In 2021 over 12.3 million Americans seriously considered suicide, according to data collected by the Centers for Disease Control and Prevention. But for many people, talking about suicide is still taboo — if not outright inappropriate in most settings outside a mental health professional’s office.
Suicide does not care if it is “taboo” to talk about — it takes and takes, indiscriminately, quietly, violently, leaving broken hearts and destroyed lives in its wake. Talking about suicide with your loved ones or listening to someone speak candidly about their own experiences with mortality is more important than ever before.
At Innerspace Counseling, we believe that human life is more important than taboo, and we want you to know that if you or a loved one are struggling with thoughts about harming yourself or others, we are standing by to help with a listening ear, a caring heart, and to share our expertise and resources with you.
SPEAK TO EXPERTS
Always, always default to expert opinion and best-practice advice when you’re learning about suicide prevention. An expert such as a licensed mental health practitioner from Innerspace Counseling can help you create safety plans for you or another person in your life. Not only will these plans help educate you on suicide prevention, but they will give you next steps for handling a crisis, rather than leaving you to navigate a potentially tragic scenario on your own.
BE WILLING TO LISTEN
Discussing suicide is a difficult topic, and it can be even harder to hear about. A key component in suicide prevention is actively engaging and listening to people when they do express these thoughts or ideas. If they don’t have a concrete plan or means to carry out their ideation, they might just want to talk about the idea or concept with someone; a willingness to discuss suicide doesn’t always translate to intent. Providing a non-judgmental, empathetic outlet for people struggling with suicidal ideation can be a way to explore their own personal feelings and emotions and can prompt larger conversations about treatment.
KNOW THE SIGNS AND RISK FACTORS
Suicidal ideation doesn’t always present itself as depression, and there isn’t always a single cause that can lead to a tragic outcome. But knowing the signs and risk factors behind suicide can be crucial for suicide prevention. The American Foundation for the Prevention of Suicide lists a number of factors that can contribute to the development of suicidal ideation:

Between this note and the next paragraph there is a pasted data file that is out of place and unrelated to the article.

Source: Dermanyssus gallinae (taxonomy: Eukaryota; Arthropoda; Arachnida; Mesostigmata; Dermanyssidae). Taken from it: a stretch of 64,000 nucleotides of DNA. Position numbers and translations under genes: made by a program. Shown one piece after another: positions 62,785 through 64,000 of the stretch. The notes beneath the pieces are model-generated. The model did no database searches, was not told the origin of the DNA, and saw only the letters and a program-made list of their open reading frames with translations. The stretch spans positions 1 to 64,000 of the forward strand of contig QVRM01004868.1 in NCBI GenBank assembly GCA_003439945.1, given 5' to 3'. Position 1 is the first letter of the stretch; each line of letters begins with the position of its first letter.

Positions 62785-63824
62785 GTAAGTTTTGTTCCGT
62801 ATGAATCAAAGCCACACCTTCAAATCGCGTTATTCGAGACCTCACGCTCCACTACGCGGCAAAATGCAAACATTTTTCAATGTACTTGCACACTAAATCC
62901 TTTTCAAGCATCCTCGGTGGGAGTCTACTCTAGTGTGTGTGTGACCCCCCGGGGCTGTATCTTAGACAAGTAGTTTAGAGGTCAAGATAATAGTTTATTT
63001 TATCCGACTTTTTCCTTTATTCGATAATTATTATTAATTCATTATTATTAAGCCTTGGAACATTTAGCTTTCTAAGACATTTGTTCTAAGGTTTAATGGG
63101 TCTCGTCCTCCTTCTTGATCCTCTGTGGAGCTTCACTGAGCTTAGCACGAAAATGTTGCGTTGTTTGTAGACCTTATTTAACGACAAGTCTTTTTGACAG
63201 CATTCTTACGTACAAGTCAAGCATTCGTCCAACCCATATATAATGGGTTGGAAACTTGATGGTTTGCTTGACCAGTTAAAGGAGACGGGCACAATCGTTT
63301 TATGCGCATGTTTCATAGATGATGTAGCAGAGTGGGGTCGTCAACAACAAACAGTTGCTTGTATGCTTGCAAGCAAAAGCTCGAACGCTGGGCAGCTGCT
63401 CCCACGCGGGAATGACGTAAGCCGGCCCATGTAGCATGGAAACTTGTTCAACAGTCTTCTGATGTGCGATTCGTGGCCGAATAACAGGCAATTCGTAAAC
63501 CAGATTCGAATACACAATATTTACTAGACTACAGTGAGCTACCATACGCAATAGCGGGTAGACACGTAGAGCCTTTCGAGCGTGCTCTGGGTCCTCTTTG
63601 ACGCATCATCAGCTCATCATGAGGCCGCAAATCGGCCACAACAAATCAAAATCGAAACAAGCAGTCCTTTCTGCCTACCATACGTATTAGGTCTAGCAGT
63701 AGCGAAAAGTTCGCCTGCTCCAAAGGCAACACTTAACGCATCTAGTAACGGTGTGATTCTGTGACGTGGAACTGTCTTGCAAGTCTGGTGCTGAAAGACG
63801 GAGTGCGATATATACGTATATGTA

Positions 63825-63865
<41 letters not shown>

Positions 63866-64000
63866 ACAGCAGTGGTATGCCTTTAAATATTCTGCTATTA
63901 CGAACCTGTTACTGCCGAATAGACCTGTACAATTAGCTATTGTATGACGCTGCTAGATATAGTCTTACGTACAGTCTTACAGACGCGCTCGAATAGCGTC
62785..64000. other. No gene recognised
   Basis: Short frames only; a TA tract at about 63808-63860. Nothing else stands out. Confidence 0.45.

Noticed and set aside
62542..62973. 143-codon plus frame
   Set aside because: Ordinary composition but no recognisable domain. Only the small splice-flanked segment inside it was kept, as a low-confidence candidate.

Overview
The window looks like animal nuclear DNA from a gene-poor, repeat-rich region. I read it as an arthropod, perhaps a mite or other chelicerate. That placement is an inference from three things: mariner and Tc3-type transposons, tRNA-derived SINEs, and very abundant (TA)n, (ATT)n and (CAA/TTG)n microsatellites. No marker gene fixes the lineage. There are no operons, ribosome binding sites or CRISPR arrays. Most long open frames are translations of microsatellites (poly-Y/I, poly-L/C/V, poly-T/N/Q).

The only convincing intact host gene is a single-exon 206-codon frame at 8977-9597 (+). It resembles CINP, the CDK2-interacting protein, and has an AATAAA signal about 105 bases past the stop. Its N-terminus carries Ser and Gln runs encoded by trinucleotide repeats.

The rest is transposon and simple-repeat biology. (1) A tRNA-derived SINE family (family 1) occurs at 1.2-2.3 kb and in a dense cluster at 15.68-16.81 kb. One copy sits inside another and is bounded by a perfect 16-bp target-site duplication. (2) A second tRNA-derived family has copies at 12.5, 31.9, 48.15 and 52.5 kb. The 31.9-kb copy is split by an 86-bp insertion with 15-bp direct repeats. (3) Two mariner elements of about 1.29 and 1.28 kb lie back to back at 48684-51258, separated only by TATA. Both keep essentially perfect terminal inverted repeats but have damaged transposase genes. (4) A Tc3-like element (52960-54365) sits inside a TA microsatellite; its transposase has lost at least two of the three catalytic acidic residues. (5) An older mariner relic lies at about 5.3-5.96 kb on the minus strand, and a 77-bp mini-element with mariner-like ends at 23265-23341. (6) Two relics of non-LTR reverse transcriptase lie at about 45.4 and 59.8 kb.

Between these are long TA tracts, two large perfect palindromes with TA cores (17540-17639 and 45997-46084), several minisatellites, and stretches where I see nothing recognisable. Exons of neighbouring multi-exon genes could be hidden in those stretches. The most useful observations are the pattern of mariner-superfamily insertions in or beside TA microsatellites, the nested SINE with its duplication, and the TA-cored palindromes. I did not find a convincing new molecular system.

Health factors such as chronic mental or physical health conditions.
Environmental factors such as home environment, access to means of suicide (i.e. access to firearms), prolonged stress, stressful life events, or exposure to another’s suicide.
Historical factors such as previous suicide attempts, childhood abuse/neglect, or a family history of suicide.
When you know the risk factors and behaviors associated with suicidality it’s easier to have those difficult conversations with your family or loved ones. You can become the difference-maker in your loved one’s life, and see what others aren’t paying attention to, or aren’t willing to see.
KEEP THEM SAFE
While this goes without saying, when you remove a person’s means to suicide, you can help keep them safe. This is known to experts as Lethal Means Counseling. LMC is a part of addressing a person’s environmental risk factors for suicide. Addressing physical safety first and foremost is also important for determining whether or not you need to call emergency services. If a person expresses intent to harm themselves or others, and you believe this to be a credible, concrete threat, here is what The Mayo Clinic recommends:
Call emergency services right away, or take the person to the nearest emergency room.
Carry out your safety plan with the person, if you have one.
Try to find out if this person is under the influence of drugs or alcohol.
Do not, under any circumstances, leave this person alone.
The pain of suicide is a heavy burden to bear. Whether you’re struggling, or you know someone who is, your health and happiness should always come first. Don’t walk such a difficult path alone; reach out to us today, and begin healing.
Innerspace Counseling will proudly be supporting Brady’s Voice, a local non-profit started by the parents of Brady who completed suicide last year. This family’s determination to prevent this from happening to another family is inspiring. They have organized a walk to spread the message of suicide prevention to their community. Please join the walk on Sunday, September 10th at 10 AM and come by Innerspace Counseling’s table for information on our child, teen, and adult intensive mental health programs.